Week 40 In Review – 2014


  • SLouisville Infosec 2014 Videos – irongeek.com
    Here are the videos from the Louisville Infosec 2014 conference. You can download the videos from here.
  • Derbycon 2014 Videos – irongeek.com
    These are the videos of the presentations from Derbycon 2014. You can watch and download the videos from here.
  • Shellshocker! – Episode 029a – in-security.org
    You might have head something about Shellshock as the details unravel so InSecurityShow are trying to give you some insight into what you might be hearing in this important message from your friendly computer information security podcast producers on the nature, threats & solutions to the new Shellshock exploit.

  • tinyCTF 2014 write-ups – github.com
    This is a tiny “Capture The Flag” game that PoeRhiza put together, since it’s so hard to explain what a (jeopardy style) CTF really feels like. You will enjoy some of the challenges. All flags have a format of flag{%s} % (funny_key_here). Gotta catch ’em all!
  • Anatomy of a Compromised Site: 7,000 Victims in Two Hours – blog.trendmicro.com
    Earlier this year trendmicro blog discussed how Gizmodo’s Brazilian site was compromised and used to spread online banking malware to approximately 7,000 victims in a two-hour span. The video here describes how the attack was carried out.



  • NoSQL SSJI Authentication Bypass – blog.imperva.com
    Following Barry Shteiman’s previous post on SSJI, he received many questions requesting more details and techniques on how applications that use a big data back end may be vulnerable and If he could give some viable examples. Here is the techniques.
  • Do You Trust Your Computer? – blog.logrhythm.com
    Greg Foss is not going to talk about getting shells or pivoting in this post, Instead, he wants to look into other abuses of functionality that are possible in the enterprise. One of his favorite attack vectors is imitating a legitimate service, program, etc. and using this to gain privileged access to resources.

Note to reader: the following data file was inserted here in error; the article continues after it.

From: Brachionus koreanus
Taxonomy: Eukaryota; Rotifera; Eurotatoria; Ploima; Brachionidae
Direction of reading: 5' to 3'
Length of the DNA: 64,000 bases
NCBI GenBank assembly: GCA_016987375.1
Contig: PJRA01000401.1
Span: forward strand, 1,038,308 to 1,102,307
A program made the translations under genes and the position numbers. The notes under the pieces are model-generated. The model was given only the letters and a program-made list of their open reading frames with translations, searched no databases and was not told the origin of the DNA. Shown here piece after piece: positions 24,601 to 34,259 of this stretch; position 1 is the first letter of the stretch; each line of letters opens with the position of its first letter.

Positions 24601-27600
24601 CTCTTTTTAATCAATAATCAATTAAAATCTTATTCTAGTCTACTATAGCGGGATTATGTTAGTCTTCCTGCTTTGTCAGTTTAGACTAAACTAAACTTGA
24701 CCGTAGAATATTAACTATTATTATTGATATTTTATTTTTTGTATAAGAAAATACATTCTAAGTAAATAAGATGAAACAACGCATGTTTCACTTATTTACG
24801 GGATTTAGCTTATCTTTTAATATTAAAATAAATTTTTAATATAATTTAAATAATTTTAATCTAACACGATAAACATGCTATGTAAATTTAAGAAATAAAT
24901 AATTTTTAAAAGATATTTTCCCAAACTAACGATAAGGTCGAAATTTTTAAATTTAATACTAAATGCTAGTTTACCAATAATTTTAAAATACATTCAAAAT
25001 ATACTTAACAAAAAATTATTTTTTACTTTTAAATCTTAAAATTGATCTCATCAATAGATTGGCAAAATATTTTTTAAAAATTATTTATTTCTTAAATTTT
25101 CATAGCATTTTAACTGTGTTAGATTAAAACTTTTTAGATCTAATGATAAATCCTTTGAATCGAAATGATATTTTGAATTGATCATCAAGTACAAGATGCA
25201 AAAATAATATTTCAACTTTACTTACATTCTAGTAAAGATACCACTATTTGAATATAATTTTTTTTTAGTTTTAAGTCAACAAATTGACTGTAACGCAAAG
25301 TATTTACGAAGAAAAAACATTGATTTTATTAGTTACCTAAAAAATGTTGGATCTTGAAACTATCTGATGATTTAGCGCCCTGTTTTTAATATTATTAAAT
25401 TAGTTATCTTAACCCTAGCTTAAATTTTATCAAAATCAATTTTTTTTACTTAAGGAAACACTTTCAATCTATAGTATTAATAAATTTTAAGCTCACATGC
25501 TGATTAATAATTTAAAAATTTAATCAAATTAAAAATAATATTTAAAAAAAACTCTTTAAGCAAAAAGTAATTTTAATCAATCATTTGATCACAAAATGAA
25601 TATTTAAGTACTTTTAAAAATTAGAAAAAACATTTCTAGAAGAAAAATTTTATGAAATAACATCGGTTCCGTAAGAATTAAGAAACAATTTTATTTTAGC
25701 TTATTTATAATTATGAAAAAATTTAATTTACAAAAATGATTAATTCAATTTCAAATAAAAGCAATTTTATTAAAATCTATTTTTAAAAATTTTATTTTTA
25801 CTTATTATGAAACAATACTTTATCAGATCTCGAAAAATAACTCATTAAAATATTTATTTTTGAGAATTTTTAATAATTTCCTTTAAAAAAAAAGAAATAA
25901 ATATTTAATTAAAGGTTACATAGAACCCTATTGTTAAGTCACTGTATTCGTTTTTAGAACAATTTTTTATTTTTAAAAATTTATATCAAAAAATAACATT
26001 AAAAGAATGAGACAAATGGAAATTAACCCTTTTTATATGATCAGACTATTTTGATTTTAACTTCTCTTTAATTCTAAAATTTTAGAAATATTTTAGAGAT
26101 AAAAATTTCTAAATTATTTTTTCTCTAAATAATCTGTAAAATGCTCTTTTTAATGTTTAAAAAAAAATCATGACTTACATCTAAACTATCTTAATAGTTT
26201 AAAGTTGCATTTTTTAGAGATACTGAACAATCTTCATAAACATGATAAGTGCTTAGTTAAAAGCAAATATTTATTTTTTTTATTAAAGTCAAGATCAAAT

Vendor/Software patches

  • Bash bug: the other two RCEs, or how we chipped away at the original fix (CVE-2014-6277 and ’78) – lcamtuf.blogspot.com
    The patch that implements a prefix-based way to mitigate vulnerabilities in bash function exports has been out since last week and has been already picked up by most Linux vendors (plus by Apple). So, here’s a quick overview of the key developments along the way, including two really interesting things: proof-of-concept test cases for two serious, previously non-public RCE bugs tracked as CVE-2014-6277 and CVE-2014-6278.

    • VMware Begins to Patch Bash Issues Across Product Line – threatpost.com
      Virtualization firm VMware issued a progress report on fixes for four different types of products as they relate to the bug on Monday. According to yesterday’s security advisory, it’s currently in the middle of developing a patch for all but one of 38 different virtual appliance products, all of which run on Linux and are shipped with an affected version of Bash./li>


  • Shellshock/Bash Bug vulnerability
    Inside Shellshock: How hackers are using it to exploit systems – blog.cloudflare.com
    On Wednesday of last week, details of the Shellshock bash bug emerged. This bug started a scramble to patch computers, servers, routers, firewalls, and other computing appliances using vulnerable versions of bash. CloudFlare immediately rolled out protection for Pro, Business, and Enterprise customers through their Web Application Firewall.

    • OpenVPN Vulnerable To Shellshock Exploit – darknet.org.uk
      A certain combination of circumstances and configuration options can leave OpenVPN vulnerable to Shellshock. The OpenVPN systems will only be vulnerable if /bin/sh points to /bin/bash and if they don’t use an alternative (more suitable) shell like ash/dash.
    • OpenVPN ShellShock PoC – pastebin.com
      OpenVPN ShellShock PoC based on Fredrik Strömberg’s HN post, verified by @fj33r.

Other News

  • JPMorgan Chase Hacking Affects 76 Million Households – dealbook.nytimes.com
    A cyberattack this summer on JPMorgan Chase compromised the accounts of 76 million households and seven million small businesses, a tally that dwarfs previous estimates by the bank and puts the intrusion among the largest ever.

  • The Unpatchable Malware That Infects USBs Is Now on the Loose – wired.com
    It’s been just two months since researcher Karsten Nohl demonstrated an attack he called BadUSB to a standing-room-only crowd at the Black Hat security conference in Las Vegas, showing that it’s possible to corrupt any USB device with insidious, undetectable malware. Given the severity of that security problem—and the lack of any easy patch—Nohl has held back on releasing the code he used to pull off the attack.
  • Cops Are Handing Out Spyware to Parents—With Zero Oversight – wired.com
    Police departments around the country have been distributing thousands of free copies of spyware to parents to monitor their children’s activity, a fact that’s come to light in the wake of a federal indictment this week against the maker of one commercial spyware tool on wiretapping charges.
2017-03-12T17:39:29-07:00 October 8th, 2014|Security Tools, Security Vulnerabilities, Vendor News, Week in Review|0 Comments

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